Welcome to Bespoke Brunch Reads — a linkfest of the favorite things we read over the past week.  The links are mostly market related, but there are some other interesting subjects covered as well.  We hope you enjoy the food for thought as a supplement to the research we provide you during the week.


People Fled the Bronx in the 1970s. Now Its Population Is Booming. by Tim Wigmore (NYT)

20% of the Bronx left the borough during the period of the worst urban decay. Now, new immigrants are flooding into New York’s least expensive neighborhoods. [Link; paywall]

Actually, Income in Rural America Is Growing, Too by Quoctrung Bui (NYT)

Last week’s ASEC release showed that income grew robustly across demographics in 2015, except for rural areas. However, ASEC’s definition of rural may be misleading, and Americans far from cities may have actually enjoyed fairly robust growth afterall. [Link; paywall]

Census considers new approach to asking about race – by not using the term at all by D’Evra Cohn (Pew)

This is a bit of an older story, but interesting nonetheless: on the challenges facing statisticians regarding race and how to best understand how people categorize themselves. [Link]


The Netflix Backlash: Why Hollywood Fears a Content Monopoly by Kim Masters (The Hollywood Reporter)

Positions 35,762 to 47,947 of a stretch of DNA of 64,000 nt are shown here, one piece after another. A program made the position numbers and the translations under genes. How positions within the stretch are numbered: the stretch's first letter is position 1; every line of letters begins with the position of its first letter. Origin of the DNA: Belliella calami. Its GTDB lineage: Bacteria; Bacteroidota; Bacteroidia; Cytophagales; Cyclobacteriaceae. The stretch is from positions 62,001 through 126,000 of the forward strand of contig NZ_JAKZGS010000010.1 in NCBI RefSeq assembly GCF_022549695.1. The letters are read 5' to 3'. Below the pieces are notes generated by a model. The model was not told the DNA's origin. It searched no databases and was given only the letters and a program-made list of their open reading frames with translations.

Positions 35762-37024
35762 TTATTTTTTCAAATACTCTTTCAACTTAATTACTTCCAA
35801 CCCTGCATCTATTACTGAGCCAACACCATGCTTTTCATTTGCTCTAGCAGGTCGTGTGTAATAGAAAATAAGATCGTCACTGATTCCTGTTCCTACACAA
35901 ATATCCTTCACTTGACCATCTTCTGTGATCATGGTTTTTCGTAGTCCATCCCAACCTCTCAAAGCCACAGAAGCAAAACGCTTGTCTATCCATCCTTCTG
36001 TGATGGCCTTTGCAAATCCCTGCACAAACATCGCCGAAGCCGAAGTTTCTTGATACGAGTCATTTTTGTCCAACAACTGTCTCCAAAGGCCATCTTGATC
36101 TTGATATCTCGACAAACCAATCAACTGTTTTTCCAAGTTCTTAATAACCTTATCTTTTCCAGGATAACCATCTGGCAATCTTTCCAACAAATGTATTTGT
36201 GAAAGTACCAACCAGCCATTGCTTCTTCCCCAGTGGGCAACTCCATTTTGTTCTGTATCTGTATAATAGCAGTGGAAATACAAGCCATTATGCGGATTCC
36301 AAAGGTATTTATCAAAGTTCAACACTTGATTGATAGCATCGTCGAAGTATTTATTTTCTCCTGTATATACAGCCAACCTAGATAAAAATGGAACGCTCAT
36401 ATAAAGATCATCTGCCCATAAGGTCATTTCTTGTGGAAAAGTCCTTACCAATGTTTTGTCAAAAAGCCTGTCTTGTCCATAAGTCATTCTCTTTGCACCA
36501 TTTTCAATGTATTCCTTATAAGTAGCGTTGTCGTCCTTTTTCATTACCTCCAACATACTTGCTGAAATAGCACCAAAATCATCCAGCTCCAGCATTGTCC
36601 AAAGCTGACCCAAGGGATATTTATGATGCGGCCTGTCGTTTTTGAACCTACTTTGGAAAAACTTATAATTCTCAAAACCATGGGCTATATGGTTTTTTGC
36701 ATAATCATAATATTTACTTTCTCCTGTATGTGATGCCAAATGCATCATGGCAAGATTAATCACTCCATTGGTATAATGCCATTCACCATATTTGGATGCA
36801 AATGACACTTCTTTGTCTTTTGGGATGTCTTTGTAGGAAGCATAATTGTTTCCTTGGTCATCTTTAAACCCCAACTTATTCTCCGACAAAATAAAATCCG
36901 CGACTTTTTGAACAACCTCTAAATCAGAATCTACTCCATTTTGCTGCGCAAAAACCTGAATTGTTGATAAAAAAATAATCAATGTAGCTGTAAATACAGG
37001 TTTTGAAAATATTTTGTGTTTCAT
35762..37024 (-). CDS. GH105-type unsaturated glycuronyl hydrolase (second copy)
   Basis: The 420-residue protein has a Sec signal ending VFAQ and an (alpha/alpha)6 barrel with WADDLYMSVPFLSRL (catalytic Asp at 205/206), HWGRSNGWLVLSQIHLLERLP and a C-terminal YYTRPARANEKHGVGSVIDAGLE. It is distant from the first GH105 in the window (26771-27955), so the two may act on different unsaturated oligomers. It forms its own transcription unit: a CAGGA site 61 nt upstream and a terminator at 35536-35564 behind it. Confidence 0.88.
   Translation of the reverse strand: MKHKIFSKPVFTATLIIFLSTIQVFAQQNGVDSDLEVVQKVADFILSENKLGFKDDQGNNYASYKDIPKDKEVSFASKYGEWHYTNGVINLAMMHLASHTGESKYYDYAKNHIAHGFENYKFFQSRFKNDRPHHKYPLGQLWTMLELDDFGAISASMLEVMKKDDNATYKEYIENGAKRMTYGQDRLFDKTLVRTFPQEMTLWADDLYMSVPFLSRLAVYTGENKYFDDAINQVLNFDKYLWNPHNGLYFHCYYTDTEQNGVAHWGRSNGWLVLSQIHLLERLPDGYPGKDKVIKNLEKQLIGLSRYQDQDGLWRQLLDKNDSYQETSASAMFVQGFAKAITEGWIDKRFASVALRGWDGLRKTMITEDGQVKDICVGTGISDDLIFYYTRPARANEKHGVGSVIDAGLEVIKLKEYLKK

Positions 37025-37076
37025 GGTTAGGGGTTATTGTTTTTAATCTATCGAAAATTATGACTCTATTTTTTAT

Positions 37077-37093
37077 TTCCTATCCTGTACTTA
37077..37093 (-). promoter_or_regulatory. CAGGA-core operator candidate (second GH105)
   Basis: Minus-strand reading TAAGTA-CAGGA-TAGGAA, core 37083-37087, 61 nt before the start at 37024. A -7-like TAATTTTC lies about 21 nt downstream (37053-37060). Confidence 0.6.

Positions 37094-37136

As Netflix continues to spend billions on original content in an effort to build a moat, worries of a single buyer (monopsony) appear to be just as problematic as those for a single seller (monopoly). [Link]


The Fed Is About to Make a Mistake by Narayana Kocherlakota (Bloomberg)

An argument that the Fed, far from raising rates or holding the policy rate constant, should be easing aggressively in the face of weak inflation and low breakeven inflation pricing. [Link]


This is everything Edward Snowden revealed in one year of unprecedented top-secret leaks by Paul Szoldra (Business Insider)

NSA thief Edward Snowden illegally downloaded around 1.5 million files before fleeing the country (he’s now a guest of the Russian government). Here’s a summary of what information has emerged from the affair. [Link]

Over the Moon: Alibaba Engineers Fired for Mooncake Hacking by Pei Li and Alyssa Abkowitz (WSJ)

Alibaba dismissed four engineers who used code to illicitly procure about 100 boxes of mooncakes, red bean paste-filled confectionaries traditionally distributed to celebrate the Mid-Autumn Festival. [Link]

iPhone 7

iPhone 7 Review:  The future in disguise by Nilay Patel (The Verge)

A comprehensive and picture-filled review of the latest iPhone, whose release has seemed to catalyze a fairly significant rally for its maker, the largest company in the world by market cap. [Link]


Elon Musk: The chance we are not living in a computer simulation is ‘one in billions’ by Andrew Griffin (The Independent)

The founder of Tesla and SpaceX asserts that either a) the world is about to end or b) the world is an illusion. We’re fairly comfortable taking basically any other option. [Link]

Bank of America analysts claim there’s a 50% chance we live in a ‘Matrix reality simulation’ by Scott Campbell (The Mirror)

Elsewhere in “we’re all living inside a simulation” news, BAML analysts cited a recent estimate that there’s a 1 in 2 chance every experience you’ve ever had has taken place inside a computer. Once again, we’ll take the under on the odds being offered there. [Link]

If You Die in This Video Game, You Can Never Play Again by Danny Lewis (Smithsonian News)